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David Lynch – Crazy Clown Time

David Lynch is notorious for two things: disjointed, fascinating filmic narrative, and a commitment to Surrealism that borders on madness. This is the man that brought us Eraserhead and Twin Peaks after all – and like Twin Peaks’ nonsensical, borderline-unintelligible finale, the concept of David Lynch producing popular music is hurtful and confusing. Not one to disappoint, Lynch’s Crazy Clown Time is a nightmare kaleidoscope of blues and electric pop that will weird the hell out of you. I’m sure he wouldn’t have it any other way.

Crazy Clown Time starts strong, with Karen O. wailing her way through the gothic highlight “Pinky’s Dream“, evoking Siouxsie and the Banshees and immediately immersing the listener into Lynch’s trademark claustrophobic atmosphere and dense (when not outright suffocating) production. From there, the album is led by Lynch himself, alternately singing and speaking in his reedy, heavily-processed voice over blues guitars and droning synths – though from the success of “Pinky’s Dream”, one can’t help but wish he’d chosen to do more collaboration.

Crazy Clown Time does succeed, however, in getting much, much more bizarre. “Strange and Unproductive Thinking” breaches spoken-word poetry, as Lynch spends seven minutes attempting to articulate a sort of transcendentalist philosophy.. and ends up talking about trees and oral hygiene. “Crazy Clown Time” itself seems to be the first-person narrative of a person at a twisted sort party, with the narrator repeating himself (drunkenly? through the eyes of a disturbed, spectating child?) as he stumbles over supremely disturbing descriptions of women covered in beer and someone named Buddy “scream[ing] so loud he spit”. All of this is also performed in a voice like a distorted Mickey Mouse, while back-masked instrumentals and the odd squeal or scream echo lazily past. Yes, this album is just as depressing and disturbing as anyone would expect from the man that gave us Rabbits.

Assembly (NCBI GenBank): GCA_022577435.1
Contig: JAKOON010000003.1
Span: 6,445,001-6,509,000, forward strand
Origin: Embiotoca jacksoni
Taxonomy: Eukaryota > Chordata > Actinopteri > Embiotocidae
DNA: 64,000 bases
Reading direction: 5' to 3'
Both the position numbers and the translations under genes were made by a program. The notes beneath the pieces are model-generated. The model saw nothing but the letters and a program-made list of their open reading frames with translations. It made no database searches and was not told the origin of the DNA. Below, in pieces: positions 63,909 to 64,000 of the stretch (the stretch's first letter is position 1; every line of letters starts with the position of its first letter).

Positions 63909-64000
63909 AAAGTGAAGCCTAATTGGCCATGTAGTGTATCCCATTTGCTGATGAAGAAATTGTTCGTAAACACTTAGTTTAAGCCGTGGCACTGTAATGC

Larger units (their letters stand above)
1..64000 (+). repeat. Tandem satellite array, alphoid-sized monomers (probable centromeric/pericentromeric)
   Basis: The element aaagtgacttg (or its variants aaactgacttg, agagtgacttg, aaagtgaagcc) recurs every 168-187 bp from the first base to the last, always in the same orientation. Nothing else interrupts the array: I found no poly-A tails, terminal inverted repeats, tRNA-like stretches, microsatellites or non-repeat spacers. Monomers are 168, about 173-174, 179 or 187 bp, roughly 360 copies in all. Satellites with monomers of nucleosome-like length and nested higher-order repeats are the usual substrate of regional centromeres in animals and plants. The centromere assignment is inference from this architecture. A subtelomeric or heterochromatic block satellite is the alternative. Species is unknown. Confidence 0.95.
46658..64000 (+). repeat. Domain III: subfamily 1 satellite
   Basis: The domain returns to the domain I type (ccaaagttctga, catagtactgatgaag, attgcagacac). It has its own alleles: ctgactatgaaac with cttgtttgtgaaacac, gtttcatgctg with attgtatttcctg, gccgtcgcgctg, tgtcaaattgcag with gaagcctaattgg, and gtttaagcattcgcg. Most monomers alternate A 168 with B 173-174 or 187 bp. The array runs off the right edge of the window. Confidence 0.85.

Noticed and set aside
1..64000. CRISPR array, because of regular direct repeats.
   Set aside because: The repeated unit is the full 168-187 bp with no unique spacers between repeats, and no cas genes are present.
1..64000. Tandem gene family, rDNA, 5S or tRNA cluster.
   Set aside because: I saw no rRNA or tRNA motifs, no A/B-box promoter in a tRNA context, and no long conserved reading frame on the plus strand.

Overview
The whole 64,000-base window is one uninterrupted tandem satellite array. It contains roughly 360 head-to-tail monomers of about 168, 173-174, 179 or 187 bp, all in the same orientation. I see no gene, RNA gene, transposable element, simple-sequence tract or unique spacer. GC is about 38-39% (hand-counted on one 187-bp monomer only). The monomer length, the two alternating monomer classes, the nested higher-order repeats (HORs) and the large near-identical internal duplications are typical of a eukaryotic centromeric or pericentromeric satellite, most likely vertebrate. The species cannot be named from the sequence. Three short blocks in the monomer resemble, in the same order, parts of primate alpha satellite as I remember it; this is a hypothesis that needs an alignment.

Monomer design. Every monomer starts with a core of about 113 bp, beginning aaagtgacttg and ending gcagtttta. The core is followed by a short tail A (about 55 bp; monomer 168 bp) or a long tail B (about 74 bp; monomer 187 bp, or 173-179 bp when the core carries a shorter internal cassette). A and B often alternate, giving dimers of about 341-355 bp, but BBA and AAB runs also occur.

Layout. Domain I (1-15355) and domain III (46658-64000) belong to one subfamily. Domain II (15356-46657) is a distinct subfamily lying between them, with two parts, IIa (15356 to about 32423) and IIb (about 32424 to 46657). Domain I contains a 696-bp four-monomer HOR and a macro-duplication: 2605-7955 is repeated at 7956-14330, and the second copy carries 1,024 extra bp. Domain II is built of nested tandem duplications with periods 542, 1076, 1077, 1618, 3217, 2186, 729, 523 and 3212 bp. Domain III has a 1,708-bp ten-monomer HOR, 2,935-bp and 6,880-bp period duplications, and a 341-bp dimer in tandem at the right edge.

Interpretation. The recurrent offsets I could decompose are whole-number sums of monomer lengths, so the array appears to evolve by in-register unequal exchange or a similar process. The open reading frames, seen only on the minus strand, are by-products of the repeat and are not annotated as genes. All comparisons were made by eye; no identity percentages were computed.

Despite being generally depressing and occasionally terrifying, Crazy Clown Time is a fascinating album, given to lyrics and instrumentals that suggest the blues, but which combines these elements with a stifling rhythmic atmosphere (both in production and lyricism) that pushes his work firmly into synth-pop territory. When the album hits its stride, the results are surprisingly effective: “The Night Bell with Lightning” is perfectly atmospheric in a way that recalls the greatest lonely melodies of the Twin Peaks soundtrack, while “Stone’s Gone Up” even provides enough of a consistent backbeat and chorus to prove danceable – provided you don’t mind the whisperings in the background.

Crazy Clown Time is not a bad album: it just happens to be a deeply strange one, produced by a deeply strange artist. David Lynch admirers will likely love these half-constructed narratives and poetic ramblings, but anyone unfamiliar with his work, or unwilling to make the artistic commitment, might find the musical leap of faith a little yawning.

B-

Originally written right here, and then later published in The Peak, November 2011.

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